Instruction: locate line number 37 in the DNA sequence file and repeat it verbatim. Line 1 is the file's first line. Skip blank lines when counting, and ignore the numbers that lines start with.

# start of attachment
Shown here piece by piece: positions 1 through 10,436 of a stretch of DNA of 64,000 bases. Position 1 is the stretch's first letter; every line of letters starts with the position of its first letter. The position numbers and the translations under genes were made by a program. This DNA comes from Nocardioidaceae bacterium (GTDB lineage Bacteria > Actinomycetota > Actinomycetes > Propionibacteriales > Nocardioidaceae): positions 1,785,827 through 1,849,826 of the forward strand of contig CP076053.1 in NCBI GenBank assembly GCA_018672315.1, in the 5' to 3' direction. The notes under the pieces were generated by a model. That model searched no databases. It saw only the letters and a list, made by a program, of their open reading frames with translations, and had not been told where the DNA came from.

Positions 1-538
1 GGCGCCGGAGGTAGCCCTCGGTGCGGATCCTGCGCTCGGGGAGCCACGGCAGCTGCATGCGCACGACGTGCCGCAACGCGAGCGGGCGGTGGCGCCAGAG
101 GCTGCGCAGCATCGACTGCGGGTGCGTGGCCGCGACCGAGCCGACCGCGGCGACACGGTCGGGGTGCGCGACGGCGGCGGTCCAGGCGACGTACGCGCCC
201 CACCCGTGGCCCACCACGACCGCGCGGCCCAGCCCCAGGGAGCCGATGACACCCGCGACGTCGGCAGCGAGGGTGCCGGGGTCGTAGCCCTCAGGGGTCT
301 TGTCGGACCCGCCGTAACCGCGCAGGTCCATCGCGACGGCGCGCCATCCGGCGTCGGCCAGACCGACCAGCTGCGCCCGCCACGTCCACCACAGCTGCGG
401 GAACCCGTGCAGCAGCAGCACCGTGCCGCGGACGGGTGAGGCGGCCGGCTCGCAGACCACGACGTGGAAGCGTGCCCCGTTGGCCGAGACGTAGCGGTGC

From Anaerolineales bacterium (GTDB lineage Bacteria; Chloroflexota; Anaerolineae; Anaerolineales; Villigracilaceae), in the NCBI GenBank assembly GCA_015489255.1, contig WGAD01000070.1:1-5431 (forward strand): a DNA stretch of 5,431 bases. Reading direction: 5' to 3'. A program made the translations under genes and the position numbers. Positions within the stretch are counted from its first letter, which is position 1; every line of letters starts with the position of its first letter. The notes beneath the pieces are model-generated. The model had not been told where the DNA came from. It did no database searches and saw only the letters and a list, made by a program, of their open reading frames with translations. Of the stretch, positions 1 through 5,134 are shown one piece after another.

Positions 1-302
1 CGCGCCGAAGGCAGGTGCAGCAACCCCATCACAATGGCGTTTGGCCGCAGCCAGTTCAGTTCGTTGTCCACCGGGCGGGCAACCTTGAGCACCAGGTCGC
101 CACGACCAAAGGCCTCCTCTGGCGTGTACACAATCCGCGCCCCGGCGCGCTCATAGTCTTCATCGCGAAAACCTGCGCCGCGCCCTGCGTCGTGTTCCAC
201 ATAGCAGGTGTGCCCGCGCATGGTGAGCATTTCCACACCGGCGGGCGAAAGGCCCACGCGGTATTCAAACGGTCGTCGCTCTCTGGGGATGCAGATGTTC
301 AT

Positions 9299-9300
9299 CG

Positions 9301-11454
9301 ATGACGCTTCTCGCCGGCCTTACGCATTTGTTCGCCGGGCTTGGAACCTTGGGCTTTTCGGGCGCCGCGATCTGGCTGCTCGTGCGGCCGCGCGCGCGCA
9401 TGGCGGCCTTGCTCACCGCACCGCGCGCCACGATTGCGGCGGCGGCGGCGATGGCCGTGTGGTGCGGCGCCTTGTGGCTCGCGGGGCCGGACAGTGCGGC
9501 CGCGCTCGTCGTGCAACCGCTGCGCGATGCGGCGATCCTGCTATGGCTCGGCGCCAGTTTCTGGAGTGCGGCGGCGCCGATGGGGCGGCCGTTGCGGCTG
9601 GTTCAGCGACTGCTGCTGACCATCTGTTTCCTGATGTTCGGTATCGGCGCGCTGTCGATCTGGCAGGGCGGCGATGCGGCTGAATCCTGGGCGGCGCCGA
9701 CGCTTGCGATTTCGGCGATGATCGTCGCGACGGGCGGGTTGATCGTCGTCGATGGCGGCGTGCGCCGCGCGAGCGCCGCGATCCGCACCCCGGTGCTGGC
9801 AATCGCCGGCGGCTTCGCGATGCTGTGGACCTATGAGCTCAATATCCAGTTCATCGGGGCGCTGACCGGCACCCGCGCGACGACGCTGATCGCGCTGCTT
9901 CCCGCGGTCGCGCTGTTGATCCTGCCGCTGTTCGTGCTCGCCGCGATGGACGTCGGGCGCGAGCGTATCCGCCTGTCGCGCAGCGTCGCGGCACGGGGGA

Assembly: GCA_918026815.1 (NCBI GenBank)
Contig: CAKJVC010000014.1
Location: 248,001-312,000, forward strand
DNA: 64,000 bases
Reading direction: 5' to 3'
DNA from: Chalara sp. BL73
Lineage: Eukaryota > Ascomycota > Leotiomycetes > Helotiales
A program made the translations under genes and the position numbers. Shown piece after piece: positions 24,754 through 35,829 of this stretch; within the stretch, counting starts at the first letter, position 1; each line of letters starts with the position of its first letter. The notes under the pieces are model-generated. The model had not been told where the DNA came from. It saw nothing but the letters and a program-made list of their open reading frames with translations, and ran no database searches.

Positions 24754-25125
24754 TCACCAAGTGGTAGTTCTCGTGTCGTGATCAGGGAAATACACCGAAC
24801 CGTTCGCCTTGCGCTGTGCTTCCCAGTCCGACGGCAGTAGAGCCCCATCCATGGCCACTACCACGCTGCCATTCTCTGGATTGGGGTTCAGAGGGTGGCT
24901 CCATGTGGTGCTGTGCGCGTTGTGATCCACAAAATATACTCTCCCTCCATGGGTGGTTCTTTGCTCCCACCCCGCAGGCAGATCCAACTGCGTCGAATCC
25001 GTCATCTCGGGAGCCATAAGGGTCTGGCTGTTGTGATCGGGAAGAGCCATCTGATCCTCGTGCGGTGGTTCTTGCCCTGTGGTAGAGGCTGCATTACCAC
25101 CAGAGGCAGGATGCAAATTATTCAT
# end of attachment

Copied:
25101 CAGAGGCAGGATGCAAATTATTCAT